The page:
Wise journalists, students, and trivia contestants know not to trust Wikipedia unthinkingly. There is no better support for this rule of thumb than the open-source encyclopedia’s entry for carrot cake, which currently begins:
Carrot cake is a cake or pie which contains carrots mixed into the batter. The carrot softens in the cooking process, and the cake usually has a soft, dense texture. The carrots themselves do not enhance the flavor, texture, and appearance of the cake.
The misinformation contained in these three sentences boggles the mind. Carrot cake is self-evidently not a pie. Carrots absolutely enhance the flavor of carrot cake—it’s not like all their flavor compounds evaporate while the cake is baking. Furthermore, as sentence No. 2 of the above paragraph attests, they affect the texture, too, lending the batter moisture and body. Carrots also quite obviously enhance the appearance of cake, assuming you consider bright, cheerful orange specks to be a visual enhancement. (I do, and freckle fetishists the world over agree with me.) To assert that the “carrots themselves do not enhance the flavor, texture, and appearance of the cake” is to inadvertently raise all sorts of troubling questions about the nature of perception and existence. (If a carrot falls into a cake batter and no one is around to taste it … )
Anyway, Wikipedia’s diligent volunteer editors are clearly mistaken about carrot cake, which is a great foodstuff, and which needs carrots the way Ben Folds Five needs Ben Folds. It needs other things, too, to be sure: Spices, like cinnamon, cloves, and allspice, to offset the earthiness of the carrots. Shredded coconut, with its savory edginess, adds another flavor dimension. (Walnuts are optional, and raisins do not belong in any cake that is not explicitly a fruitcake.)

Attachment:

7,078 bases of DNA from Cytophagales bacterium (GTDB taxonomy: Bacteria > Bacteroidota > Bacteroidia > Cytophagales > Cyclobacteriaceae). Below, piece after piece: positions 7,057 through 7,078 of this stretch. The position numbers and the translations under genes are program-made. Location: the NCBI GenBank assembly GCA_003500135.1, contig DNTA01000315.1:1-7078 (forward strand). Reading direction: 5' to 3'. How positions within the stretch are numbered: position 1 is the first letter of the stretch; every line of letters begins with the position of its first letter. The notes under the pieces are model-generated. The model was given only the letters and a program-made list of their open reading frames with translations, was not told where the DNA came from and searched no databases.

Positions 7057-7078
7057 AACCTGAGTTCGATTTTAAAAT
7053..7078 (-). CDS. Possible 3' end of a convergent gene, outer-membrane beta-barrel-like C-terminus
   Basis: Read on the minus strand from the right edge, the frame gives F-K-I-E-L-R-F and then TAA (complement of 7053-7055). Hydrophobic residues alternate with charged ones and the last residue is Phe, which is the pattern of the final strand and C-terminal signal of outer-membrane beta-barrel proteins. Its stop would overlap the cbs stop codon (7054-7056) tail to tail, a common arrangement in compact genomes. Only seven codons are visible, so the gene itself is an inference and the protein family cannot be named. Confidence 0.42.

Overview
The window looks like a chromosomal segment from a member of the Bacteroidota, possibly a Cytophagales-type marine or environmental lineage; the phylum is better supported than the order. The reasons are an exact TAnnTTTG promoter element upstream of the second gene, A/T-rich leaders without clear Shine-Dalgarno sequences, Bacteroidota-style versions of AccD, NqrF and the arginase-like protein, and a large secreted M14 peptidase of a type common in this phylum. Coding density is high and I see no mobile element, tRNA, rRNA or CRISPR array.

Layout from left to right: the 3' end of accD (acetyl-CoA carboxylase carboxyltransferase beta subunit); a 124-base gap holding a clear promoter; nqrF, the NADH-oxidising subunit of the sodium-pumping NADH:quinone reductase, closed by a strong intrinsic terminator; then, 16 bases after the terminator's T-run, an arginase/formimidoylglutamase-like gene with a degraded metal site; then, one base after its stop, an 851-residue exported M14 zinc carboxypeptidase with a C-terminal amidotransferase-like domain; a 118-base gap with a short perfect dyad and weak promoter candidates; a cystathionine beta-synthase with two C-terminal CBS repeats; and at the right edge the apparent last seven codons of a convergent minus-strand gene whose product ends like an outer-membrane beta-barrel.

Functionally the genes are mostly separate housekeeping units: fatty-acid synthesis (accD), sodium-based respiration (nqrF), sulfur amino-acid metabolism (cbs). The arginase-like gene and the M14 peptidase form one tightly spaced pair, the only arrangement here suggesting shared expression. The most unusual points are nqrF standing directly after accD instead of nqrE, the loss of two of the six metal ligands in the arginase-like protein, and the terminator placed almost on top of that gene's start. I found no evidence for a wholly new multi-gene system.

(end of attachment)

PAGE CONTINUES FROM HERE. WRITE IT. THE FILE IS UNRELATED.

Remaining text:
And then there is the most important component: the cream cheese frosting. I don’t know why cream cheese frosting isn’t standard on more cakes. Properly made, it’s devastatingly tangy and sweet, unlike plain buttercream frosting. But the method for making cream cheese frosting is the same as any other buttercream: You must whip copious amounts of air into it to make it smooth and cloudlike. There is one piece of equipment that does that better than any other:
Yield: 16 to 20 servings
Time: 1½ to 2 hours, partially unattended
Oil or butter for greasing the pan
2 cups all-purpose flour
½ cup unsweetened shredded coconut
½ cup chopped walnuts (optional)
1½ teaspoons baking powder
½ teaspoon salt
1 teaspoon ground cinnamon
¼ teaspoon ground cloves
¼ teaspoon ground allspice
1 cup (2 sticks) unsalted butter, softened
½ cup canola or grapeseed oil
1½ cups brown sugar
4 large eggs
1 tablespoon plus 2 teaspoons vanilla extract
8 ounces grated or shredded carrots (about 3 loosely packed cups)
8 ounces cream cheese, softened
2 cups powdered sugar
1. Heat the oven to 350°F and grease a 9- by 13-inch pan. Put the flour, coconut, walnuts (if desired), baking powder, salt, cinnamon, cloves, and allspice in a large bowl and stir to combine. Beat ¾ cup (1½ sticks) butter, the oil, and the brown sugar with the paddle attachment of a stand mixer (or with a handheld mixer) until light and fluffy. Add the eggs and 2 teaspoons vanilla extract and beat for 2 minutes. Gently stir in the flour mixture, then fold in the carrots. Transfer the batter to the greased pan and bake until a knife inserted into the center of the cake comes out clean, 30 to 40 minutes. Cool the cake.
2. Meanwhile, beat the remaining ¼ cup (½ stick) butter and the cream cheese with the paddle attachment of a stand mixer (or with a handheld mixer) until well combined. Add the powdered sugar and beat on low speed to combine, then add the remaining 1 tablespoon vanilla. Beat for at least 10 minutes.
3. Spread the frosting on the cake and serve. (Store leftover cake in an airtight container at room temperature for up to a few days.)
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